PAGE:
# Why metric vector space may have few convex sets

I am reading a answer by t.b. ,see here Connections between metrics, norms and scalar products (for understanding e.g. Banach and Hilbert spaces)

He(maybe she) said that "The first observation I would like to mention is that a normed vector space has an abundance of convex open sets. Indeed, the ball of radius $r$ around any point is convex. In a metric vector space, however, there is no reason that there be any convex open sets except the empty set and the space itself—this is due to the fact that the metric is not required to be homogeneous, only translation-invariant. One standard example for this is the space $L_{0}([0,1])$ of all (classes of) Lebesgue measurable functions modulo null sets, equipped with the topology of convergence in measure to be explicit, my preferred metric is $\displaystyle d(f,g) = \int \frac{|f - g|}{1 + |f-g|}$."

I can't understand the words that "In a metric vector space, however, there is no reason that there be any convex open sets except the empty set and the space itself—this is due to the fact that the metric is not required to be homogeneous, only translation-invariant."

And I don't understand his example.

Can someone show me a simple example? i.e. Construct a metric vector space, and s.t. there is no convex set in it except empty set and itself.

Thanks a lot.

## 2 Answers

To show that a ball $B(x,r)$ in a normed vector space $(V,\|\cdot\|)$ is convex, you will have to use at some point the fact that the norm satisfies the homogeneity property : $\|\lambda v\| = |\lambda|\|v\|$ for any $\lambda$ in the base field (equipped with the absolute value $|\cdot|$) and $v\in V$. If you now take instead of the normed vector space $(V,\|\cdot\|)$ only a metric vector space $(V,d)$ ($d$ is the metric) you can of course still define balls, but you won't be able to show that they are convex, especially because you don't have an "analogue" of the homogeneity property. (A good exercise for you would be to show that balls are convex in normed vector space and then try to show it in metric vector spaces to feel what is lacking - the homoegeity.)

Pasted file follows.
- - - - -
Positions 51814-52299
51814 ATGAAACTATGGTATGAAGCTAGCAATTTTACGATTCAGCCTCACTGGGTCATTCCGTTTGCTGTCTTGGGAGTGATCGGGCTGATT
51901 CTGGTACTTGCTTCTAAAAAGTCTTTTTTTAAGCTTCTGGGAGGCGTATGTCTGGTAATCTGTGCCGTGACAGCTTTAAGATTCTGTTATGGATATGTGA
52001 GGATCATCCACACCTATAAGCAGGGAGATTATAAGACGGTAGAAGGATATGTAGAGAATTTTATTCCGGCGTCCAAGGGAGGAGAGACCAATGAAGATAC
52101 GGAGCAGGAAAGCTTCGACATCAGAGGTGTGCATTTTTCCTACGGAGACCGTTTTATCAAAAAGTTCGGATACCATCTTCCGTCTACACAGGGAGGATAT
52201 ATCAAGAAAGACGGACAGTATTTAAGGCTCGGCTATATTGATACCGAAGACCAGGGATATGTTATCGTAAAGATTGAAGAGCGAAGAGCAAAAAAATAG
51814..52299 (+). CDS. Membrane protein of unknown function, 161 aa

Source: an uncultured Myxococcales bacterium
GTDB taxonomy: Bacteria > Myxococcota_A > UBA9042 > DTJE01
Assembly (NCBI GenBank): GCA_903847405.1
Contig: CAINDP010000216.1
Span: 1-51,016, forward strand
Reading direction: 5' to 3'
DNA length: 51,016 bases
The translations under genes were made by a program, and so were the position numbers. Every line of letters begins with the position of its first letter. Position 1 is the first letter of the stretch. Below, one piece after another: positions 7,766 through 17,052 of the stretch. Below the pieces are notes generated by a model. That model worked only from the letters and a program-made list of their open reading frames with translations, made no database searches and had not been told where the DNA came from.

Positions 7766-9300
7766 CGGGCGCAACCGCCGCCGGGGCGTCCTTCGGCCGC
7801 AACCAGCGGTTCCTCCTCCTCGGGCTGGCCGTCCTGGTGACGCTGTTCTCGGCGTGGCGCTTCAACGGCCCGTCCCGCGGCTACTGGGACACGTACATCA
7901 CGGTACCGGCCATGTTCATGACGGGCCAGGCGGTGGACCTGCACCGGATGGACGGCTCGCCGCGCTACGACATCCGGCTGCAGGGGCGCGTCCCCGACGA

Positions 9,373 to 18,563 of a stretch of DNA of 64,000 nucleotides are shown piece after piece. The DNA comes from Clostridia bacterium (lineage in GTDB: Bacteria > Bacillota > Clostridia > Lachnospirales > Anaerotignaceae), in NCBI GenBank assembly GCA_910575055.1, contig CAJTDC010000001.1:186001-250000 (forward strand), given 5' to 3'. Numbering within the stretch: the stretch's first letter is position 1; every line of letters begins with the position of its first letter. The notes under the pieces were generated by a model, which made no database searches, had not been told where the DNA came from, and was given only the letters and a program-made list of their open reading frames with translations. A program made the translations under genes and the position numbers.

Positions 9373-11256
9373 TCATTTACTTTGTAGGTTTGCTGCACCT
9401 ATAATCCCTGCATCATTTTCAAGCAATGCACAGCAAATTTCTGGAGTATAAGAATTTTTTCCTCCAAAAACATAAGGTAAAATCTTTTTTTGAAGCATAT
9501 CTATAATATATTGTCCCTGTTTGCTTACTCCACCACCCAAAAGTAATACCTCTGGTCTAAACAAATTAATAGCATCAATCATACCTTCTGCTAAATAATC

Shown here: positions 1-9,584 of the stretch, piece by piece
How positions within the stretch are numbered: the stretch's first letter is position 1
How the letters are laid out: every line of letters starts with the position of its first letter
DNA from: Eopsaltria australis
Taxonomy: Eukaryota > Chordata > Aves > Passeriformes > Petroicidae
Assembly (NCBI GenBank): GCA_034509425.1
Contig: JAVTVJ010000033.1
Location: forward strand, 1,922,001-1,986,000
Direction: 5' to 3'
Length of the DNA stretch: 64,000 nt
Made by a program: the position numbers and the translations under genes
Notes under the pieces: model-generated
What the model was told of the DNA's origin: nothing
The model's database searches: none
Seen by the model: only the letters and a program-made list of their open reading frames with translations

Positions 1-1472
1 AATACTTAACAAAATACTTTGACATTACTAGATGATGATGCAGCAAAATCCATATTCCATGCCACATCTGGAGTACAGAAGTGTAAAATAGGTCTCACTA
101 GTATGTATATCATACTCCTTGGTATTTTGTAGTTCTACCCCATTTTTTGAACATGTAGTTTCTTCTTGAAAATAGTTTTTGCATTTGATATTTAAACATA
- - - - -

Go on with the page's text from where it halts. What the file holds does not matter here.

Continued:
As for the example, it reads clearly : you take the vector space $V = \mathbf{L}^1 ([0,1],\mu)$ (where $\mu$ is the Lebesgue measure) and you equip it with the distance (metric) $d$ as defined in your quote. Then $(V,d)$ has no other convex opens sets than $V$ and $\varnothing$.

This example is not that hard. See this for instance for an "other" example :

Existence of Non-Trivial, Convex, Open Set in $C_{\mathbb{C}}[0,1]$ Under $L^{0}$ Metric

• Thank you @ujsgeyrr1f0d0d0r0h1h0j0j_juj, with your answer, I realize that the main difference between metric and norm is just the homogeneity property. I have proved balls are convex in normed vector space, and I actually have used the homogeneity property of norm. I also have checked the example you posted, the proof of which is a little technical but I can follow it. I think the proof in the example you posted can be applied to the example I mentioned above. – Sam Wong Mar 27 '18 at 11:36
• But I sill have a problem. In the example mentioned above, I can prove that a open ball is convex in $L_{0}([0,1])$, I know which must be false. But I can't see where the wrong is. I write it as a answer to this problem. Can you point out where the wrong is in my proof? I will be grateful. Thank you! – Sam Wong Mar 27 '18 at 11:51
• @Christoph has helped me find the mistake. :) – Sam Wong Mar 27 '18 at 12:24

But I sill have a problem. In the example mentioned above, I prove a open ball is convex in $L_{0}([0,1])$, but I don't know where the wrong is.

Let $B(f,r)$ be a open ball in $L_{0}([0,1])$, and let $g\in L_{0}([0,1])$ s.t. $d(f,g)=r$.

To show $B(f,r)$ is convex, it suffices to show for $\lambda$ defined as $tf+(1-t)g,t\in (0,1)$, it will lie in the ball $B(f,r).$

$\displaystyle d(\lambda,f)= \int \frac{|\lambda - f|}{1 + |\lambda-f|}=\int \frac{(1-t)|g - f|}{1 + (1-t)|g-f|}=\int \frac{|g - f|}{\frac{1}{1-t} + |g-f|}\lt\int \frac{|g - f|}{1 + |g-f|}=d(f,g)=r.$

So $\lambda \in B(f,r)$ , and so $B(f,r)$ is convex in $L_{0}([0,1])$.

• It looks like you are showing that $B(f,r)$ is a star domain, which does not imply convexity. – Christoph Mar 27 '18 at 12:11
• Ahh!! I see. I confuse these two concepts. Thank you Christoph. But could we directly show every open ball in $L_{0}([0,1])$ is not convex? I have saw a indirectly proof which shows that every convex set in $L_{0}([0,1])$ is the whole space. But I wonder can we directly prove that every open ball in $L_{0}([0,1])$ is not convex. Do you have any idea about this? Anyway thank you for pointing out my mistake. – Sam Wong Mar 27 '18 at 12:23